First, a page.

Not to be outdone by Washington, the city of Frederick holds its first marathon March 30.
Marathons are a rite of passage for many cities, and they tend to take on the character of the places where they're held. There's the Boston Marathon, where the running world's elite strut their stuff; the New York run, a showcase of elbow-jabbing, high-fiving city pride; and the Chicago marathon, known for rowdy crowds lining a route that traverses the city's many ethnic neighborhoods. Washington came late to the party -- its inaugural marathon was last year.
Frederick's marathon, like the city itself, will likely become known as the marathon for runners who want to avoid the hassle and crowds of Washington. Billed as "a big-time marathon in a great small town," the Frederick run follows too closely on Washington's marathon -- slated for Sunday, only one week earlier -- to attract the same runners, unless they're career athletes.
But Frederick is easy to reach from the capital, and its marathon promises to combine small-town atmosphere with a 26.2-mile course that's scenic but rolling enough to challenge seasoned competitors. And yes, the Frederick Marathon is cheaper: The individual registration fee is $55, compared with $85 for Washington's run.
The marathon "will give the community some recognition -- and it's a good place for a run," said John Kippen, 51, who owns If the Shoe Fits, a specialty walking and running shoe shop in Frederick. Kippen ran the Washington Marathon last year. An avid runner, he said Washington's event left something to be desired: "It was perfectly scenic, but to be frank I was a little disappointed with the spectators," he said. "They were a little bit lethargic."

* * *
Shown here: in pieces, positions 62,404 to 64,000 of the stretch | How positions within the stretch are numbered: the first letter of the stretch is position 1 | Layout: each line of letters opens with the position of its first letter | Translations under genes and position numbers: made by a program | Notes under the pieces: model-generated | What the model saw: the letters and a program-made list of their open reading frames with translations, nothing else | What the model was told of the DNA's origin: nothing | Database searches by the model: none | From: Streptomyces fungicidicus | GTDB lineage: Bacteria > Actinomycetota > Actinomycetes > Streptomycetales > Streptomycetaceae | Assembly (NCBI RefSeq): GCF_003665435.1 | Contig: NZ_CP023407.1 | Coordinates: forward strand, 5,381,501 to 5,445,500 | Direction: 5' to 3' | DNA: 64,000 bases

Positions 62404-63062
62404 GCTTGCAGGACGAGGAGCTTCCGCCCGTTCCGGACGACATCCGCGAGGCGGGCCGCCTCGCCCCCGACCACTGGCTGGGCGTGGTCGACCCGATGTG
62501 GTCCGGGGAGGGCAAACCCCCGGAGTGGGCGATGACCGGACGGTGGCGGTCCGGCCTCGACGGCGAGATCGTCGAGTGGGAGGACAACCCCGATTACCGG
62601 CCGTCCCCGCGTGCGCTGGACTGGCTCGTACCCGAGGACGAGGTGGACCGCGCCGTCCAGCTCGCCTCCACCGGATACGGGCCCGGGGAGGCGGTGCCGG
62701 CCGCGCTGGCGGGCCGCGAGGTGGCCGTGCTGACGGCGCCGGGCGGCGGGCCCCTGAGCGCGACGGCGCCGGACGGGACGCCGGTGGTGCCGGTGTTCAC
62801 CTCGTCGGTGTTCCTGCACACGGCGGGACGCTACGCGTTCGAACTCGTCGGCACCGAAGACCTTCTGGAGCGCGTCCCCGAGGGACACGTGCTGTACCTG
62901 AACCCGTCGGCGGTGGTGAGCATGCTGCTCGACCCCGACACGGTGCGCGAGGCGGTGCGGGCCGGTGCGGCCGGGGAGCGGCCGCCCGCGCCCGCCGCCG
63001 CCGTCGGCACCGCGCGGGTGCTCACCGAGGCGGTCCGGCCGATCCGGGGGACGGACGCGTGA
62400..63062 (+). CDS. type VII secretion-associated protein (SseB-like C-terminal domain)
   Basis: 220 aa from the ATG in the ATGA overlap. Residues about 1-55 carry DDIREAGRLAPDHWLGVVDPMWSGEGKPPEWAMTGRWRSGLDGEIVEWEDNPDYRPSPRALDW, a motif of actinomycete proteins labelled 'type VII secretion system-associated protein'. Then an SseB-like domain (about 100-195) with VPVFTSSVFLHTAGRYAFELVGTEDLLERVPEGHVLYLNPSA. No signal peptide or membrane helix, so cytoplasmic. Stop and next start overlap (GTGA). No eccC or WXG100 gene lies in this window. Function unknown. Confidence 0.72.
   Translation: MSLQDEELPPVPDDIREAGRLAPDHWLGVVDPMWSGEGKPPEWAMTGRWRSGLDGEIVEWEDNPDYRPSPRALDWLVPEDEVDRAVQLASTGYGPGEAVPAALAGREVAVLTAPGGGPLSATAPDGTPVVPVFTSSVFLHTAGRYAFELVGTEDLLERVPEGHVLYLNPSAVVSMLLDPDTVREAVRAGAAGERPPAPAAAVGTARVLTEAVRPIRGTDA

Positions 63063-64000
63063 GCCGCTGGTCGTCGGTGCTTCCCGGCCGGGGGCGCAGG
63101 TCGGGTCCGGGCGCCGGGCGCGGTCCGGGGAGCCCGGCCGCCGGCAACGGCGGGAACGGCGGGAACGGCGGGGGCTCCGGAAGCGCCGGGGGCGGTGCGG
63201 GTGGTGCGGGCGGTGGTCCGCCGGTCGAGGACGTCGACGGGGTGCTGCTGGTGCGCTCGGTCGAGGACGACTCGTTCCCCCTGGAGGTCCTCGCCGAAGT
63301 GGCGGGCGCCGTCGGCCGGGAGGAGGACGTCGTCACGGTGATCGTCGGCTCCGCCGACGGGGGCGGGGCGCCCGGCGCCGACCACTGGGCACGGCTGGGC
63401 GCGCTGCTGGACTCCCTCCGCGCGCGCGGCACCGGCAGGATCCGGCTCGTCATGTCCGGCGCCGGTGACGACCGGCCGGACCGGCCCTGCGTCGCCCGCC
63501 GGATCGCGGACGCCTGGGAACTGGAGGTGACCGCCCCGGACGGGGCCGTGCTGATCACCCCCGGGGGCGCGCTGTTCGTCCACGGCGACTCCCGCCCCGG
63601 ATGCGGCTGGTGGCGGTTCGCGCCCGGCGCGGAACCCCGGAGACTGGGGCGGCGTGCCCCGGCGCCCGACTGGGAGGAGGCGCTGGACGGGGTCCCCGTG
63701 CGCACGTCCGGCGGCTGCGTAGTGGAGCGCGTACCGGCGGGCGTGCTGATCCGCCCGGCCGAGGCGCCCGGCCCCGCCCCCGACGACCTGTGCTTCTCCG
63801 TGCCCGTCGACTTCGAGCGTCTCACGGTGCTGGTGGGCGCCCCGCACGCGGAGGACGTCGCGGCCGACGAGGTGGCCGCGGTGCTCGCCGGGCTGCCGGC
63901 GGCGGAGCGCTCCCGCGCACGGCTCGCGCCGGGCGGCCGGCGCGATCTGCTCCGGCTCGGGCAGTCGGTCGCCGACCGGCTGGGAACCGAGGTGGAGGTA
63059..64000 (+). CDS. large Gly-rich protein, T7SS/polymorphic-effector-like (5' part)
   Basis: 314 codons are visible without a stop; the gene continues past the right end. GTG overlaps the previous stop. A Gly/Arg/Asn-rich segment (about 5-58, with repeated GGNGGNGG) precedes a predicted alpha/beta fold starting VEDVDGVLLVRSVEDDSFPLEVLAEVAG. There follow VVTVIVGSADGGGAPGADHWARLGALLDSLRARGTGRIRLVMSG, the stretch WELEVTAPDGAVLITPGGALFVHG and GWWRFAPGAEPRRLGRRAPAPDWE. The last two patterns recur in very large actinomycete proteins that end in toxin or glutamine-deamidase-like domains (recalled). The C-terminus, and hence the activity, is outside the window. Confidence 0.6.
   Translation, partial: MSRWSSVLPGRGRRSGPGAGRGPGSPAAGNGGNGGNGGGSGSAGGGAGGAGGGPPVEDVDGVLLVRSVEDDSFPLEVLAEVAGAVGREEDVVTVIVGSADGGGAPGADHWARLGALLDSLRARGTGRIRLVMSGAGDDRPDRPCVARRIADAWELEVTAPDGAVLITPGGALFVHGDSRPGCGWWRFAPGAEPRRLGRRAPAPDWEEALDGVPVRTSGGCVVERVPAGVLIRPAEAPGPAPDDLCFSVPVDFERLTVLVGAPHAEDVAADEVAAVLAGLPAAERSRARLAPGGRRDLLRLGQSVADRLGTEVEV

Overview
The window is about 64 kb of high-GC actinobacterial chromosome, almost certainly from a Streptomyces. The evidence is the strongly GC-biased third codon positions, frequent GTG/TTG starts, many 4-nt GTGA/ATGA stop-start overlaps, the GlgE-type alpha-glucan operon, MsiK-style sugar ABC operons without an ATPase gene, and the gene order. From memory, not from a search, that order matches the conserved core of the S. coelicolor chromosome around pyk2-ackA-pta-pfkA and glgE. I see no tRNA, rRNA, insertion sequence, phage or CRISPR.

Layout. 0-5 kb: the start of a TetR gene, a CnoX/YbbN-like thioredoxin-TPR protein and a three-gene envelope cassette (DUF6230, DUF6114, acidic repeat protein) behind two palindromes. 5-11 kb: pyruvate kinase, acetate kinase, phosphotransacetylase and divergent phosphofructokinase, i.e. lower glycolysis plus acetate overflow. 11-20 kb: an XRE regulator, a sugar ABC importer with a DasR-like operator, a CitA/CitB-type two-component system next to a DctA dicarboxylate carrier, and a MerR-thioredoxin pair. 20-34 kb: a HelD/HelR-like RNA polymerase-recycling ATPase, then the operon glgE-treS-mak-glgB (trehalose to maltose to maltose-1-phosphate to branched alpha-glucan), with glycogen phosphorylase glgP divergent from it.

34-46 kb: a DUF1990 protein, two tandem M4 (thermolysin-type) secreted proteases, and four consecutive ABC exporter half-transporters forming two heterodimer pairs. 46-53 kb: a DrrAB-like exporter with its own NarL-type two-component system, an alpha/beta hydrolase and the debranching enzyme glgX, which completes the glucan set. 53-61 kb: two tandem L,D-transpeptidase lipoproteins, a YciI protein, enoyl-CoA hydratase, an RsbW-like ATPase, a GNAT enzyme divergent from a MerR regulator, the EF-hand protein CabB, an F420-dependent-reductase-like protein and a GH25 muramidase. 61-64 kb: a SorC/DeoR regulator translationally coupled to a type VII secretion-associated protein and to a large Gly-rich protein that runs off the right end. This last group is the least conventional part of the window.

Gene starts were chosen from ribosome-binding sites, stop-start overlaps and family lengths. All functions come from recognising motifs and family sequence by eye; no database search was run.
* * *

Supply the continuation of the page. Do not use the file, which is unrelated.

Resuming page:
So far, about 1,000 runners have registered for the Frederick Marathon: 175 relay teams of four runners each, and 325 who plan to run the whole route alone. That's only about a fifth of what Washington's first marathon drew last year, but a surprisingly good turnout given a late start to the planning (it was announced in September) and its near-overlap with the capital's second marathon.
The course, Kippen said, "is gonna be fun," a double loop that winds north through the historic downtown, then dips into the countryside's bucolic vistas and gentle hills before heading back to the historic district. The event starts and finishes at Frederick High School.
Runners still have time to register online, at www.fredericksports.com/registration.htm. Online registration closes March 27; there is no race-day registration. The individual entry fee includes a T-shirt and a medal for all those who finish. Relay team registrations are full, and no longer available.
Registration and packet pickup will be at Frederick High School from noon to 7 p.m. Saturday, March 29, with a kickoff pasta dinner at 4:30 p.m. The marathon starts at 8 a.m. the next day.
The marathon course closes six hours after the start time, allowing plenty of time for stragglers. But to prepare the course and accommodate runners during those hours, the city warns residents of traffic disruptions, parking restrictions and street closures along the route between 7:30 a.m. and 4 p.m. Parking will be restricted or prohibited along the course, with signs posted advising residents and visitors to remove their cars.
"This affects all of our main arteries," said Mary Duvall, with the Frederick Chamber of Commerce, which is organizing the event. "If you want to go anywhere downtown that day, you'd better get there before 7:30."
For more information, go to the marathon's Web site, www.fredericksports.com, or call the Chamber of Commerce at 301-662-4164.